They’re always throwing goodness at you,
But with a little bit of luck, a man can duck.
—Lerner and Lowe
‘If you’re six four and weigh two hundred eighty pounds, maybe you should give up your dream of becoming a jockey.’ Those are the immortal words of the mythic Prussian martial philosopher, Hans Aough, and I’ve tried to make them my words to live by, in governing my own dreams. The thing about dreams for the future is that they have to be elastic because they usually have a whole lot of ass to cover with just a small patch of chintz.
I never dreamed Times Square could be ruined, but it was.
Used to be, you could go down there, score porn, find a hooker, black or white, boy or girl, didn’t matter. They had everything from mouthy midgets to aggressive cross-dressers, and drugs galore. A junkie could go down to Times Square with any jones you could name, score his pegs of large animal tranquilizer in less time than it takes to tell. They had grainy snuff films, every kind of fuck film you can imagine. They had that famous fuck film where the Texas stud and this young babe with huge tits have one going out on the wing of this small plane. Now, things are going good, and this guy is really putting the wood to this babe as they fly along. In the long shots, you see them gyrating around on the wing like a couple of rag dolls in a hurricane. The babe’s husband, the pilot, who they’ve drugged so they could get this big bang going, wakes up.
If you saw this one, you remember what happens next. The pilot sees his wife out there on the wing, goes berserk, flies into a jealous rage, starts doing loops and dives and all this stuff to shake the unfaithful whore and her all too willing swain off the wing. They’re buck naked, hanging on to the wing struts for dear life, and this guy’s hung like the proverbial horse, of course, so, his gigantic wang is flipping and flopping out there like a hooked giant eel, and if that isn’t bad enough, the babe’s hooters are waving in the breeze like the Union Jack on Trafalgar Square.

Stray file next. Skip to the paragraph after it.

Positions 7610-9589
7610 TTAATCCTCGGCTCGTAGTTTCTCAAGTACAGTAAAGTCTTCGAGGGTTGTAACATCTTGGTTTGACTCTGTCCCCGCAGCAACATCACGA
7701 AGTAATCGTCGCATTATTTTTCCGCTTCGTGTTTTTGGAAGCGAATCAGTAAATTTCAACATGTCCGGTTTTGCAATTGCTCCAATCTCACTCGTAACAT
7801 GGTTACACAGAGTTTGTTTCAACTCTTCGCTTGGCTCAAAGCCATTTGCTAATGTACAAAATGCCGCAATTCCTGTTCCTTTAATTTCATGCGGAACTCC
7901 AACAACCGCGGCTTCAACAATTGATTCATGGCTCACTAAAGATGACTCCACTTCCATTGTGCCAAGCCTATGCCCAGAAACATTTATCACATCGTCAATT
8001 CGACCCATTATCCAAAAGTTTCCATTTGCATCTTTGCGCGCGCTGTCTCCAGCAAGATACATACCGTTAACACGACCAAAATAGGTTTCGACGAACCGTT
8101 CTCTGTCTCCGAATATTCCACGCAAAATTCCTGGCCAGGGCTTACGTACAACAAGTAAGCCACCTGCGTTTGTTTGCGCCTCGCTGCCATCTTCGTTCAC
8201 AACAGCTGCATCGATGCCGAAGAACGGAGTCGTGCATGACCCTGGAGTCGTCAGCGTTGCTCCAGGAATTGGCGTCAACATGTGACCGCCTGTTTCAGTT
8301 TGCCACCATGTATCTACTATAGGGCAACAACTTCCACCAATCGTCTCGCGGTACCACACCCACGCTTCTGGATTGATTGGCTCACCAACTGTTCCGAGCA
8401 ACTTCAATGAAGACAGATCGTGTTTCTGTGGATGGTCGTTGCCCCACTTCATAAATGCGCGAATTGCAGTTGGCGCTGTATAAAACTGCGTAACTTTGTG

You couldn’t go down there now and see something like that.
It’s all Walt Dizzy and family stuff. Bring the family. It’s a family place. Bring the family. Go down there now, all you see is tourists looking up at the tall buildings and long lines of yokels trying to buy theatre tickets. No more outrageous pretty boys in Little Miss Muffet outfits. Hell, I got to thinking about it, thinking what they’ve done to Times Square. My old voice trailed off, I kind of swallowed hard, got caught up in the sudden eruption of a blender,—vvvvrrrreeeeee,—which only Jake and I are tuned to, sitting across the table from each other like a couple of stoned Buddhas, bag headed alkies that we are, graduated to semi-street folk because Jake has been staying with a lady friend, and I’ve been bagging at Jake’s flat, living the life of `Jake’, answering to Jake when I’m there, all having to do with a bunch of rent control bullshit you don’t want to hear about.